As the ski resorts ramp up for the upcoming season you’re still on the fence if you want to earn your coveted season pass. Here are 8 tips & truths about being an instructor at a resort this winter:
- You get paid to ski, get a free pass, and get hooked up with sweet exchange passes to other resorts. Ski instructing can make skiing somewhat affordable. However, you will most likely make minimum wage during your instruction time. Ski instruct for the experience and the passes, not the money.
- Ski instructing builds connections. If you are just moving into a resort town, instructing is a great way to meet ‘mountain people’. You will meet a huge community of good and passionate skiers right off the bat. But keep in mind, to be a ski instructor you do need to have an interest in teaching people and the ability to encourage them. You are responsible for getting new skiers excited about the sport of skiing by sharing something you already love. If you’re not a people person, this may not be the winter job for you.
- Ski instructing is about teaching, not free skiing. You need to be ready to move slowly, lap the green runs, and communicate clearly. Rarely will you teach an advanced lesson to an impossibly good-looking Norwegian while skiing powder glades (yes, I know what you were hoping). Mostly you will ski with the nuggets, the rug rats, and the little rippers. Remember, this is a “customer service” job. Realize this now.
- Ski instructors log a lot of vert, spend a lot of time on the mountain, and have the opportunity to become ripping skiers. If you work at a mountain, you meet a community of skiers, and can take advantage of trainings in your ski school, as snow sports schools have clinics offered for their instructors the range from improving your skiing to learning how to teach better. Furthermore, teaching the fundamentals of skiing daily makes you more aware of your own body movements, in turn making you a better skier.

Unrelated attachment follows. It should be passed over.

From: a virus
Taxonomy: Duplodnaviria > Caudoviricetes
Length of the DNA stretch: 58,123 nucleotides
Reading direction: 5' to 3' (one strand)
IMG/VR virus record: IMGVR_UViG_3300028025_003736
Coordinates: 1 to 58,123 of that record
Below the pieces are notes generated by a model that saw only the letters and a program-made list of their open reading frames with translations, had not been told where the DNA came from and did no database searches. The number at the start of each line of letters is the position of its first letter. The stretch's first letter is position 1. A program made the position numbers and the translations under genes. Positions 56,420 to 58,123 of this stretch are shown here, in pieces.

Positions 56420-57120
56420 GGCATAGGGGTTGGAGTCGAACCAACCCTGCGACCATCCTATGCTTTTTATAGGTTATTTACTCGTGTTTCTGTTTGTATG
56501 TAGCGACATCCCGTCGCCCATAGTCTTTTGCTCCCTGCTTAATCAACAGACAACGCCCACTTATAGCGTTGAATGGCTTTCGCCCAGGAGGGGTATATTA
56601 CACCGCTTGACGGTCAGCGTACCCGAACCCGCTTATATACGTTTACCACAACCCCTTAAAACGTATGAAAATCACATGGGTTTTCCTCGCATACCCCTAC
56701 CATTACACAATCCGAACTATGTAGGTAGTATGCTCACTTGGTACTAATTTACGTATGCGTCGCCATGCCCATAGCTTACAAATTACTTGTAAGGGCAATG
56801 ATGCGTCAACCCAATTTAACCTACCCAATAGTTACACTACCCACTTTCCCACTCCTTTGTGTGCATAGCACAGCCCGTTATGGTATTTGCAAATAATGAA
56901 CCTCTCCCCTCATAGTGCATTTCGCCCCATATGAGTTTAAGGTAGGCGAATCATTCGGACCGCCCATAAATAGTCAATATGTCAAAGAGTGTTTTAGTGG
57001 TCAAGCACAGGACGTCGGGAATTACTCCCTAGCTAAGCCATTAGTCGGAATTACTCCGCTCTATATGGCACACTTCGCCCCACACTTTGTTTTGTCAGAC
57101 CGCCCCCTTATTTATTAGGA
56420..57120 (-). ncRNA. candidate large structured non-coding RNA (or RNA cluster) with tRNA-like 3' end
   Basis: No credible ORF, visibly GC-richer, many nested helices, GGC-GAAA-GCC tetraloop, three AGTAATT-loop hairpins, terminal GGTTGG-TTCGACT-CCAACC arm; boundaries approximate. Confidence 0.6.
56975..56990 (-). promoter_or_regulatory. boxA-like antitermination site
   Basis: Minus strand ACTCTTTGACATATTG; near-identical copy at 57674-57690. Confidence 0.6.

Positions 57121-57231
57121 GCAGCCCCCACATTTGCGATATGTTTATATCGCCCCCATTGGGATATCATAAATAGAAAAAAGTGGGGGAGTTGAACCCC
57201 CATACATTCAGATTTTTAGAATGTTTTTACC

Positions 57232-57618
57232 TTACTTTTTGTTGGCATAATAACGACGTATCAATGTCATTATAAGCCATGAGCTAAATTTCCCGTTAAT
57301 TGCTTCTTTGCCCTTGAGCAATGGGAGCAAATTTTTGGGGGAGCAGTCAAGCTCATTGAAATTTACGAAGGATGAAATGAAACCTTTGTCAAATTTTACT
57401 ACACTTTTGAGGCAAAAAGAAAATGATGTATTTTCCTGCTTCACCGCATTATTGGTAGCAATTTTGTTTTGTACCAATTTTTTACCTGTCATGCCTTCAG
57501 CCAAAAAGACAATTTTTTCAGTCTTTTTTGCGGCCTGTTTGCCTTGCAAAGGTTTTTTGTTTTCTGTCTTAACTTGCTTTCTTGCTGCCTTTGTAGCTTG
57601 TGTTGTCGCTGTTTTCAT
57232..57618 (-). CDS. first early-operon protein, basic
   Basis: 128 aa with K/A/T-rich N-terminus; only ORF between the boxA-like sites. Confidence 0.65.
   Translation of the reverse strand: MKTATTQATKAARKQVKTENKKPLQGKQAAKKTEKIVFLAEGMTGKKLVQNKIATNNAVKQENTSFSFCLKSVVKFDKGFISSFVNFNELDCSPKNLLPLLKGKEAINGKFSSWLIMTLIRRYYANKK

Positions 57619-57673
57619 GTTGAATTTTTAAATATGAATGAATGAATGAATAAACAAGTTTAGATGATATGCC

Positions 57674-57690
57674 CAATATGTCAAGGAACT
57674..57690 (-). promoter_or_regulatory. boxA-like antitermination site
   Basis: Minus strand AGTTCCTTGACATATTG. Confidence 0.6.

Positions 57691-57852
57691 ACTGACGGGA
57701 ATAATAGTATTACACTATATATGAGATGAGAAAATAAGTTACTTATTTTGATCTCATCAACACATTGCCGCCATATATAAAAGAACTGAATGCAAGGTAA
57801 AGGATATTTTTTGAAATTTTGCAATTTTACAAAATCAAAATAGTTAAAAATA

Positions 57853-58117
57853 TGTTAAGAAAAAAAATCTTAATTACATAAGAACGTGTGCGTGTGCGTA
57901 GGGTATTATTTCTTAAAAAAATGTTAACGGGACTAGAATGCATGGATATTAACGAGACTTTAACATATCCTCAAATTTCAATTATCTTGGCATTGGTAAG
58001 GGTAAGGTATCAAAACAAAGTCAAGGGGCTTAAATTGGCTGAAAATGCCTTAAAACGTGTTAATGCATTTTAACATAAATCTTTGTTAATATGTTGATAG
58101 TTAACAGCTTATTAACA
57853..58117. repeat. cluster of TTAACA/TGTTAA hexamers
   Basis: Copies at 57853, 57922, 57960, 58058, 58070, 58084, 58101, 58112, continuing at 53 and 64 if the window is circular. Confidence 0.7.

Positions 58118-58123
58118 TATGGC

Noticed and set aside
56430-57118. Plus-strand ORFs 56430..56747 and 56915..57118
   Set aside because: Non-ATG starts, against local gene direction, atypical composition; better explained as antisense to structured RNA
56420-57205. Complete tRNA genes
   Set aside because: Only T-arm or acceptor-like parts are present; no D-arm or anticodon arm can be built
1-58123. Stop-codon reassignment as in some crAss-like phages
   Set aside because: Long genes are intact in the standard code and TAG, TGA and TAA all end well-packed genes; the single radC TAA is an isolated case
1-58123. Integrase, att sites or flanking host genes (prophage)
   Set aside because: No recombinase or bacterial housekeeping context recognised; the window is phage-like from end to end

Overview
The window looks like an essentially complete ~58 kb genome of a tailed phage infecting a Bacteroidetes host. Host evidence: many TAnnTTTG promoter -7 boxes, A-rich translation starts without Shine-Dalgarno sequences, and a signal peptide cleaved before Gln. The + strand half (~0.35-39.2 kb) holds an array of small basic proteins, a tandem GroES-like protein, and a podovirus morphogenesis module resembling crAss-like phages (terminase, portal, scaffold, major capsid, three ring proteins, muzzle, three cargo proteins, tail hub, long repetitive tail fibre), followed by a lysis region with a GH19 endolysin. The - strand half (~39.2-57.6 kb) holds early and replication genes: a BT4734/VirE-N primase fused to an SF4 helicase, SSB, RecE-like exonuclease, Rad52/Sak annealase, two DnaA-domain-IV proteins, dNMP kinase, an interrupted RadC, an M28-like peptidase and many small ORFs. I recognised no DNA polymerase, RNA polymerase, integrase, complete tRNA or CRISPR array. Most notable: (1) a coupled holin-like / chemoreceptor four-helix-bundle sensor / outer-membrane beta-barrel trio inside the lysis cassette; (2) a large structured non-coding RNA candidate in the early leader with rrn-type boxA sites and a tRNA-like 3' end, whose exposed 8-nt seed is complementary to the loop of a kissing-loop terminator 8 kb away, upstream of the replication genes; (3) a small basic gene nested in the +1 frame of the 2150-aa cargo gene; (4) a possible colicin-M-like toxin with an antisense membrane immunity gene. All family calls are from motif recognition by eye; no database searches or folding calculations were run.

- Learn to play the PSIA/AASI game. This is an organization that provides trainings and certifications to instructors all over the world. If you have any interest in teaching advanced lessons, getting more lessons, or teaching oversees, you have to get certified. There are three levels of certification, based on skiing and teaching ability. Through the exam process you can learn a lot about the fundamentals. Yes, it’s expensive. Yes, it’s worth it. Most ski schools have a ranking system for lessons and becoming certified will really help you. Take your level one exam as soon as you can to improve your wages and lessons (e.g.: impossibly good-looking Norwegian while skiing powder glades).
- The busiest lesson times are when you don’t really want to ski anyways. When it’s smack dab in the middle of Christmas break and everyone and their grandma is skiing, you probably aren’t going to get in the best turns. But when lines are seemingly endless you can don your instructor uniform and cut the line with your little crew of shredder bandits. You’re a local and wouldn’t want to be free skiing in this zoo anyways!
- Ski instructing is not a 9 to 5 job. Know this going in. Some days it’s pouring rain and winds are blowing at 70mph and you teach all day. It’s miserable and cold, but you manage to find a new appreciation for Gore-Tex ratings and soggy windlips. Other days you really want work and the veterans beat you out, leaving you free skiing and broke. However, if you are reliable and good with clients it will be noticed, you will build experience, and you will gain lessons.
- You work outdoors…in the mountains…on snow…on skis. Enough said.
So what should you do? Try it out. Pass your love of skiing on to the upcoming nuggets, snag a pass, learn a killer switch wedge, and develop a hard-to-kick hot chocolate habit. Welcome to being a ski instructor.